Wednesday, March 28, 2018

The God from the House of Bread: A Bridge Between Christianity and Paganism (Part 2)

The Wild Reed's 2018 Holy Week series continues with Part 2 of Druid author and speaker John Michael Greer's essay "The God from the House of Bread," originally published in the 2012 anthology, Jesus Through Pagan Eyes: Bridging Neopagan Perspectives with a Progressive Vision of Christ.

For Part 1 of this series, click here).


Very few of today's Pagans and even fewer contemporary Christians have ever heard of the redoubtable Welsh author and Druid Owen Morgan. In his day, though, Morgan – Archdruid Morien of Pontypridd, to use his religious title – was a prominent figure on the far end of British spirituality, with a substantial following in Britain and the United States. Those who like to imagine the Victorian era as a glacial landscape of conformity and sexual repression should stay far away from Morgan's writings, especially his 1887 textbook of Druid philosophy and theology, The Light of Britannia, which argued that Christianity was a Pagan fertility cult.

Morgan himself did not put the matter quite so baldly. He argued, rather that the core of all true religion was the worship of the life force; that the most prominent emblems of the life force – in the macrocosm, sun, and earth; in the microcosm, the male and female genitals; in both, the activities that give rise to new life – were the foundation of all religious symbolism, in Pagan as well as Christian traditions; and that Christianity was simply a reinstatement of the old Pagan gnosis of fertility and new life. He considered himself a good Christian as well as a Druid, and saw nothing inappropriate in attending church regularly; for him, after all, the church was a stone representation of the vagina of the earth goddess, its portal facing east to welcome the virile and penetrating rays of the rising sun: the Bride of Christ, in another symbolism, eagerly awaiting her heavenly bridegroom.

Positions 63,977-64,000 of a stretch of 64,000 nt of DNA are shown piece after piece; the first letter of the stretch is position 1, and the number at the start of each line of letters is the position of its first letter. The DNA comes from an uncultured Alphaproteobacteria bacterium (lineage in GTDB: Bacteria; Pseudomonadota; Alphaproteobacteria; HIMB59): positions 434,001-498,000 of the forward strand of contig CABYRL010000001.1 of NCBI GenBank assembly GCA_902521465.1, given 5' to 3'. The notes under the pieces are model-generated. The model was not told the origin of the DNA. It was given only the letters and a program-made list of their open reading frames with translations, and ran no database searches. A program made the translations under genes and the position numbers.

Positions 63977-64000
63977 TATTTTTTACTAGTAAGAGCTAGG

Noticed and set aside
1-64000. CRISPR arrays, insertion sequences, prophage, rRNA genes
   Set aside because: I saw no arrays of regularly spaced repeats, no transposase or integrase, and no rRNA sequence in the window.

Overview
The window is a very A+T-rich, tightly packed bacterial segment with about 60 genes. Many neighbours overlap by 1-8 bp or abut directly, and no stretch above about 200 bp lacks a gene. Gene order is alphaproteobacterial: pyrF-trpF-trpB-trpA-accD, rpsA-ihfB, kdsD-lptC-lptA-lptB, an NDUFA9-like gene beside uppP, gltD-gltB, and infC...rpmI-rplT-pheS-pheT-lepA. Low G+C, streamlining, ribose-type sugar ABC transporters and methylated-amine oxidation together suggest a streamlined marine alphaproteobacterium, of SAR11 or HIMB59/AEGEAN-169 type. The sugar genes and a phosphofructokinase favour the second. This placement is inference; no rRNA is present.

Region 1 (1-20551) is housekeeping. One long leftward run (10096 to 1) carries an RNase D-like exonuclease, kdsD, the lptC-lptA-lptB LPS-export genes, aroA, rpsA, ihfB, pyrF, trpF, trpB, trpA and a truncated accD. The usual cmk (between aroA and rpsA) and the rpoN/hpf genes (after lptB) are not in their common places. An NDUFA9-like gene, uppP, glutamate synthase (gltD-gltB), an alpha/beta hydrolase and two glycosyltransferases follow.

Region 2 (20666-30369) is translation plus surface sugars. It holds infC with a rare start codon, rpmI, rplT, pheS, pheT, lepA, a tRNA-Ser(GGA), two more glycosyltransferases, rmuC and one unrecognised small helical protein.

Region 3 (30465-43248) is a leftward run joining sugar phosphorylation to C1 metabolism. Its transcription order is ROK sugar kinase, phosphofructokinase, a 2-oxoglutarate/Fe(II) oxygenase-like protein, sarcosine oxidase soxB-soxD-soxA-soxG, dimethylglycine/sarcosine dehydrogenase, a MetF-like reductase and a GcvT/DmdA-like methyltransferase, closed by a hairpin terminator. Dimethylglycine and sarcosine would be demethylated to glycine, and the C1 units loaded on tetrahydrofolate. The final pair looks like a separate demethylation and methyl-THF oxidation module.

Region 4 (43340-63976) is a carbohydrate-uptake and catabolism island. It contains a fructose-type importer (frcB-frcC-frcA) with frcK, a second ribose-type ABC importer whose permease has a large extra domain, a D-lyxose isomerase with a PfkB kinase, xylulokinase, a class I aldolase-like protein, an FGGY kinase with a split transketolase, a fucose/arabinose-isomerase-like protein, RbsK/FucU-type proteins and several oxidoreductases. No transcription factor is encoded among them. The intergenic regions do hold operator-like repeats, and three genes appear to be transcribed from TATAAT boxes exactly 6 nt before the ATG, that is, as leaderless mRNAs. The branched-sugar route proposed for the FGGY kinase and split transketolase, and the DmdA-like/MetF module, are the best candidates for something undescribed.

Ideas such as these were far from unique to Morgan, or for that matter to the Druidry of his time. Behind his book lay more than a century of pioneering explorations of the origins of human religion, and the rise of two major schools of thought – one arguing for an astrological and seasonal origin to religion and myth, the other tracing all religion and myth back to what was primly called "the worship of the generative powers" – that many alternative thinkers of his time were trying to reconcile. Some of these had already taken the final, daring step of including Christianity in their synthesis, though none ever quite managed to equal Morgan's flair or his genius for deadpan humor. Despite this, Morgan's own cultural impact has gone surprisingly unnoticed. You can read any number of histories of the rise of modern Neopaganism, for example, and never learn that The Light of Britannia was the first modern expression of a fertility religion that places a single god, a single goddess, and their sexual relationship at the center of its spiritual vision – a pattern that became popular after its publication, and eventually took definite form with Gerald Gardner's invention of Wicca.

The broader tradition of seasonal and sexual religious interpretation has had a little more visibility in recent times, not least because it helped shape important works of scholarship such as James Frazer's The Golden Bough and iconic cultural works such as T. S. Eliot's The Waste Land. Still, such interpretations have been unfashionable in scholarly circles for some decades now. This is unfortunate, for however overblown some of the old analyses may have been – and Morgan's were among the most colorful, it must be admitted – they capture a crucial factor in ancient Pagan religions that is also amply present in the origins of Christianity.